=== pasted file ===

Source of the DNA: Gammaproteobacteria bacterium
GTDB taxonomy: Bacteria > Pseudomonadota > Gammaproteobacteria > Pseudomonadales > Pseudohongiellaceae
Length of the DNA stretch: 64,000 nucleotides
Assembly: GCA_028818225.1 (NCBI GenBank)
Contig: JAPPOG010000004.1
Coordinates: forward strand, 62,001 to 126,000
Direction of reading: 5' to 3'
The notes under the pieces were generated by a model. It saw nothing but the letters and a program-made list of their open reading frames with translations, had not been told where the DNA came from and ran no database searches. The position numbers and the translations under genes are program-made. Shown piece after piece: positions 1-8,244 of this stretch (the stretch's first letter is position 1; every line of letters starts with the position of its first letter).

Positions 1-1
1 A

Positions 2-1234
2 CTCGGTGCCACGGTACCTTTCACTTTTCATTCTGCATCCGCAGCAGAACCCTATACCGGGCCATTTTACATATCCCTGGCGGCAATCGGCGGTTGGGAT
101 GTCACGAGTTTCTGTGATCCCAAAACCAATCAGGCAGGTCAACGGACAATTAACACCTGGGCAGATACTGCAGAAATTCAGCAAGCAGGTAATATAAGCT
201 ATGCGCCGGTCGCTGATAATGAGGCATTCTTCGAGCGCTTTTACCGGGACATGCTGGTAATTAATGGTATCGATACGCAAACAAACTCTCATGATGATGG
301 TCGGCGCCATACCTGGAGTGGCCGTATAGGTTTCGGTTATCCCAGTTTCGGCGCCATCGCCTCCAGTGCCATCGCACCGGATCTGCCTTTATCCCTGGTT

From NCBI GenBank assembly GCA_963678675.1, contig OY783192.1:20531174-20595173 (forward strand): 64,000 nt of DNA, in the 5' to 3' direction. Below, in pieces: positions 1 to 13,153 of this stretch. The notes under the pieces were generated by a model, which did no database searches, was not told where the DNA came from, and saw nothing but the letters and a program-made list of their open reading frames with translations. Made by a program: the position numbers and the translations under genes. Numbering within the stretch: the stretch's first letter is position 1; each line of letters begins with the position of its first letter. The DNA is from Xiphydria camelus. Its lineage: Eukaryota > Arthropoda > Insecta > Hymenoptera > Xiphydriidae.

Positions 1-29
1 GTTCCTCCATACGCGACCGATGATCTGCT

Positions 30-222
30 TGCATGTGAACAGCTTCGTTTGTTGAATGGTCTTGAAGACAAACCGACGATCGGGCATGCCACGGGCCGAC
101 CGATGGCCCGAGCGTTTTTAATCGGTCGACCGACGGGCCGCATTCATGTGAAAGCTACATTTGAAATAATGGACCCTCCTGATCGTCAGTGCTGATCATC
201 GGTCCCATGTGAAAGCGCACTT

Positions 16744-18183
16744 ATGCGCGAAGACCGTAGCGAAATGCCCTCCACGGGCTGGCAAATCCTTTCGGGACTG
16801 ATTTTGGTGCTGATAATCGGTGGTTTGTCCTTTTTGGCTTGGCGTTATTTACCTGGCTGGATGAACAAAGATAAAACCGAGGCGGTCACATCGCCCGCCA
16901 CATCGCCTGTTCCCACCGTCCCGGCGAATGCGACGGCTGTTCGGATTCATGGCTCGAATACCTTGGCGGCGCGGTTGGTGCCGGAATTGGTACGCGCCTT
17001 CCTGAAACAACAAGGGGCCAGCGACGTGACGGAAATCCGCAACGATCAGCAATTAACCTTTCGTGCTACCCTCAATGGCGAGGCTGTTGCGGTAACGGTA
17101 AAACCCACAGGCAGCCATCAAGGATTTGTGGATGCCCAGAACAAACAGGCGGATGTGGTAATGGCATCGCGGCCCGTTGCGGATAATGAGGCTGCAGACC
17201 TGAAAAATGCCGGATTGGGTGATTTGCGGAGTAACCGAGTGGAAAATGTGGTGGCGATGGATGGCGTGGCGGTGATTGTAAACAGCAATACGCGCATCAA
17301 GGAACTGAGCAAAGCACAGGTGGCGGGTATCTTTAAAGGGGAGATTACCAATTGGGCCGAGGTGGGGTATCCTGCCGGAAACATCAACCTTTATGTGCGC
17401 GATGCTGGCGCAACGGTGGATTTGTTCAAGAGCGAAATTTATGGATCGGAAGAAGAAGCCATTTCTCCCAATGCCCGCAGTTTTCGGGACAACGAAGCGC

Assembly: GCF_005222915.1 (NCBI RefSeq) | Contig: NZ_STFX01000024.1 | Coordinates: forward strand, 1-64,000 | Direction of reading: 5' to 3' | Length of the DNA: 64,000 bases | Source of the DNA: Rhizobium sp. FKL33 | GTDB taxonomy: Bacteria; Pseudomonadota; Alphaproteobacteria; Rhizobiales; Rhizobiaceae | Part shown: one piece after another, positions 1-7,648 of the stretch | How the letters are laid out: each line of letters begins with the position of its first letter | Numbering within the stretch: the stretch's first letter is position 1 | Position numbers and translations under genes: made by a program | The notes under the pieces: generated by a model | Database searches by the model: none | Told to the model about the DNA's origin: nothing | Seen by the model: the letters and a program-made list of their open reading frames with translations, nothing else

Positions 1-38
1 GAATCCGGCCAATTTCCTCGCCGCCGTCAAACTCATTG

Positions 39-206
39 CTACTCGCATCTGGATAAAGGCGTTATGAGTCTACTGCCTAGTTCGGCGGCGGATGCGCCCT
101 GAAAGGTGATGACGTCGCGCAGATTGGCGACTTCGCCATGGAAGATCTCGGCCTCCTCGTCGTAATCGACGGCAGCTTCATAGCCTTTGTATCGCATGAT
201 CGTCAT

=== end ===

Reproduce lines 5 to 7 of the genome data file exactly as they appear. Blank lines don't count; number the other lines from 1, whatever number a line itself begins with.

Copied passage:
Contig: JAPPOG010000004.1
Coordinates: forward strand, 62,001 to 126,000
Direction of reading: 5' to 3'